Born in 1941 on the outskirts of Tokyo, Hayao Miyazaki first became interested in art at school, but it was during the US occupation - when American cartoons became widely shown in Japan - that he decided he wanted to become an animator.
Miyazaki's career really kicked off in the early 1960's, when he worked for Toei Doga as an inbetween animator. However, it wasn't long before Toei had moved him on to key animation and it was during this period that he met the man who would become his lifelong friend and collaborator - Isao Takahata. Through the pair's involvement in the trade union movement and work on the same animation projects they became firm
friends and Takahata gave Miyazaki his first creative opportunity by allowing suggestions for the epic fantasy The Little Norse Prince. However, with their reputations growing it was only a matter of time before Miyazaki and Takahata looked for more creative control of their work, and they left Toei in 1971.
Following this move Miyazaki and Takahata worked for several companies, but Miyazaki played second fiddle to the older and more experienced Takahata until he was finally given his break as a writer/director with the 26 episode ecological sci-fi series Future Boy Conan in 1978. Following this things just got better and better, a year later Miyazaki followed up some work he had done on the Lupin III TV series by directing the classic adventure tale Castle of Cagliostro, and shortly after this directed the first six episodes of the fun Sherlock Holmes adaptation Sherlock Hound.
With this under his belt Miyazaki began work on his epic manga Nausicań of the Valley of the Wind for the popular Japanese animation magazine Animage. He continued this manga between other projects until 1994, completing an impressive anime version of it in 1984 which was produced by Takahata and part funded by Animage's parent company Tokuma Shoten.
After the success of the Nausicań anime Miyazaki and Takahata decided they needed to safeguard their artistic vision and control for their next film, and so with Miyazaki's adventure film Laputa, Castle in the Sky on the verge of production they decided to set up their own studio. Gaining financial support once more from Tokuma Shoten, Miyazaki and Takahata launched Studio Ghibli in 1985, and Laputa, Castle in the Sky became the fledgling studio's first release just one year later.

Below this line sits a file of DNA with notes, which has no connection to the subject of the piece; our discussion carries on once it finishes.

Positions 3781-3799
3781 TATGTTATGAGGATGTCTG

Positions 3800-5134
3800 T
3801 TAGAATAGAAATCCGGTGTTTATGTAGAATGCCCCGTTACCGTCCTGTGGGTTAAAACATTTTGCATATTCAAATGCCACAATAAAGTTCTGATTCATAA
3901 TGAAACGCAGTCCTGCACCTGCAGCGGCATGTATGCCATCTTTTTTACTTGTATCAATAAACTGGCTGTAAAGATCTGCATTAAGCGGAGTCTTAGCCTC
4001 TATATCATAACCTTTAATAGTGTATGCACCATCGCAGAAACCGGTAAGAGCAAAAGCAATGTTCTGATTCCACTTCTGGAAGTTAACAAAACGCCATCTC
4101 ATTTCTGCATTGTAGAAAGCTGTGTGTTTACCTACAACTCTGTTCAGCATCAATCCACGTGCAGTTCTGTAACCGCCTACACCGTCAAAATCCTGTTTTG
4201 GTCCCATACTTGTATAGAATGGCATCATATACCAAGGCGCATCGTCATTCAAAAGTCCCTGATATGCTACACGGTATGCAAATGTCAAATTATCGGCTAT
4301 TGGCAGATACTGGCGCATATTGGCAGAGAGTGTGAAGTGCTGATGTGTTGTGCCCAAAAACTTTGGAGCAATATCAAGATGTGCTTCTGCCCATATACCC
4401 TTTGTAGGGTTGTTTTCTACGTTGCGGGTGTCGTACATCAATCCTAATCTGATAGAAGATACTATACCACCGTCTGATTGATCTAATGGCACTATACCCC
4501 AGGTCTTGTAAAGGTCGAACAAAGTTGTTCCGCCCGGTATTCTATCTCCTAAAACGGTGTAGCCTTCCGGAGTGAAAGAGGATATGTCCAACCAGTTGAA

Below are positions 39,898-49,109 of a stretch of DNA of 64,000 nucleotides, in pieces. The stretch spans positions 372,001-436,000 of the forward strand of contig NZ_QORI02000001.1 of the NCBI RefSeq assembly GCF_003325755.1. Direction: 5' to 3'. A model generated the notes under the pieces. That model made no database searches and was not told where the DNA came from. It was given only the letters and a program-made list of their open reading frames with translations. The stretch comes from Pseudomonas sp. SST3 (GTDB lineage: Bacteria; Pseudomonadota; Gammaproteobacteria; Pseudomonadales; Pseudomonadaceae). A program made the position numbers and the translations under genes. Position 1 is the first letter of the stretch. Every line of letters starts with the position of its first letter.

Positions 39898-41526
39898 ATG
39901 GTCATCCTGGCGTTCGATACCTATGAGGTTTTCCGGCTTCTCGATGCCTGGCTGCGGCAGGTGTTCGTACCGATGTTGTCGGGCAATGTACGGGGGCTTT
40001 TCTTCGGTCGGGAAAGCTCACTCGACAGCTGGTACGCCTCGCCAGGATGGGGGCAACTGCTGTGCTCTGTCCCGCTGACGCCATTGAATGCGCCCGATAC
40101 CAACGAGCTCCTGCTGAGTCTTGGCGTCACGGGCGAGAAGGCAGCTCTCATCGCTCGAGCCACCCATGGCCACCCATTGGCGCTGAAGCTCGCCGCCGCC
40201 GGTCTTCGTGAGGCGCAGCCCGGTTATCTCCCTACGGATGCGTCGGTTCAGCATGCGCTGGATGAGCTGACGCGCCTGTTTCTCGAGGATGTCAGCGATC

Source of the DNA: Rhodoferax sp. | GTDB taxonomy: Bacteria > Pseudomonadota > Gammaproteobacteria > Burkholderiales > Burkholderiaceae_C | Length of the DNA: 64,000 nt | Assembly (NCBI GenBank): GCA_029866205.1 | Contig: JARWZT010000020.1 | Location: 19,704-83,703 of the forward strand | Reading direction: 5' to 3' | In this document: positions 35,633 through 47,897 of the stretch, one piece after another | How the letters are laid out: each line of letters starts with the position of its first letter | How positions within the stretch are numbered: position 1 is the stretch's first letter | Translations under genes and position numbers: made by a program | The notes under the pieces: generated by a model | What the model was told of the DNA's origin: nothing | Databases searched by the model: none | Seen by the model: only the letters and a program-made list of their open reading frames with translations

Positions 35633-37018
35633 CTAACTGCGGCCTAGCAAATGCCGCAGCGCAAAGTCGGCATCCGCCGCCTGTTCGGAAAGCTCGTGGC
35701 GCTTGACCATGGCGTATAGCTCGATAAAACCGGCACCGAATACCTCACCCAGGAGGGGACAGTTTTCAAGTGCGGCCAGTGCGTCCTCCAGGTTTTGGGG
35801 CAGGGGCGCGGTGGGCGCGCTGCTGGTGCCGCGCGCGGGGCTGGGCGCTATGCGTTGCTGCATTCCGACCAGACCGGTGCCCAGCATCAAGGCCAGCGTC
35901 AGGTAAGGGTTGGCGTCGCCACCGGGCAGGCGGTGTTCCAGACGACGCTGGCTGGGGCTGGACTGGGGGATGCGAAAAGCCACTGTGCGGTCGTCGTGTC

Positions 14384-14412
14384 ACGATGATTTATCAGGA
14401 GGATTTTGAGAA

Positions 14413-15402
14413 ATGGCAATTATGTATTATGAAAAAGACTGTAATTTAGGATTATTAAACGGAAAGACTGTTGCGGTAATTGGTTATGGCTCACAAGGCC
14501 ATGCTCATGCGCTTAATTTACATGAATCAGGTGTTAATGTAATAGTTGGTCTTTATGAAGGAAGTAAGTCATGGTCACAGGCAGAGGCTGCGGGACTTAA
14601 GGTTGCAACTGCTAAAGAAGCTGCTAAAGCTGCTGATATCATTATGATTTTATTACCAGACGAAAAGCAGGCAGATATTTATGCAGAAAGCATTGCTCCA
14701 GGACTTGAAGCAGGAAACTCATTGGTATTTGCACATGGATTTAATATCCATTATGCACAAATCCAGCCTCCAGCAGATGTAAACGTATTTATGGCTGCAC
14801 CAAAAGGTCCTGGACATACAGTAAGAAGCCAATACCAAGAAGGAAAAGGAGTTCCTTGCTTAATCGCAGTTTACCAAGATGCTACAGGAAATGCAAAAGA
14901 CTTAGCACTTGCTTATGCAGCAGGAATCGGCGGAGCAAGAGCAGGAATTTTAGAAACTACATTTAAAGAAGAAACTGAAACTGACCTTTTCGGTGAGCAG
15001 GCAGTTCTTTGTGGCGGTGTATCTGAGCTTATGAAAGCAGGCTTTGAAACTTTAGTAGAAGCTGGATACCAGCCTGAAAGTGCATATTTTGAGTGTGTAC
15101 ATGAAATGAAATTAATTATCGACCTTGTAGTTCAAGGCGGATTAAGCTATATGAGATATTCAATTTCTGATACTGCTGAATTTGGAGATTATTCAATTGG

With their own studio and financial support well above and beyond the call of duty from Tokuma, Miyazaki and Takahata continued to demonstrate their skills, and in 1988 the Miyazaki directed My Neighbour Totoro was released on a double bill with Takahata's Grave of the Fireflies. Following these films Miyazaki and Takahata introduced new working practices to improve the lot for their employees, bringing in a wage and training structure and hiring staff permanently rather than on a temporary basis. These improvements were revolutionary in the Japanese animation industry, but Miyazaki and Takahata were of the opinion that quality work needed an experienced and skilled workforce, something their success since has borne out.
Studio Ghibli has become a true powerhouse of Japanese animation, with Miyazaki directing the charming fantasy Kiki's Delivery Service, the action packed Porco Rosso, music video On Your Mark and the acclaimed fantasy drama Princess Mononoke between 1989 and 1997. He also designed, planned and oversaw the building of a new headquarters for the studio in this time and was planning to retire after Princess Mononoke, but sadly his protÚgÚ Yoshifumi Kondo, who had worked closely with both Miyazaki and Takahata for several years, died of an aneurism in 1998. With no-one to take on his mantle Miyazaki has delayed his retirement, and has since begun to achieve the worldwide recognition his talent deserves with the Oscar winning Spirited Away and the hugely successful Howl's Moving Castle. He also designed the Studio Ghibli Museum, which opened in 2001.
Showing no signs of stopping anytime soon (at the time
of writing he is rumoured to have begun work on a new film), Miyazaki
has won a hard earned reputation as possibly the world's greatest living
animator. However, with him successfully demonstrating his skill
as an artist, writer, architect, poet, animator, director, producer,
lyricist, designer, creator, manga author and work practice reformer,
this is probably not a high enough accolade. Hayao Miyazaki is a
visionary and a true genius.
Nausicań of the Valley of the Wind
Future Boy Conan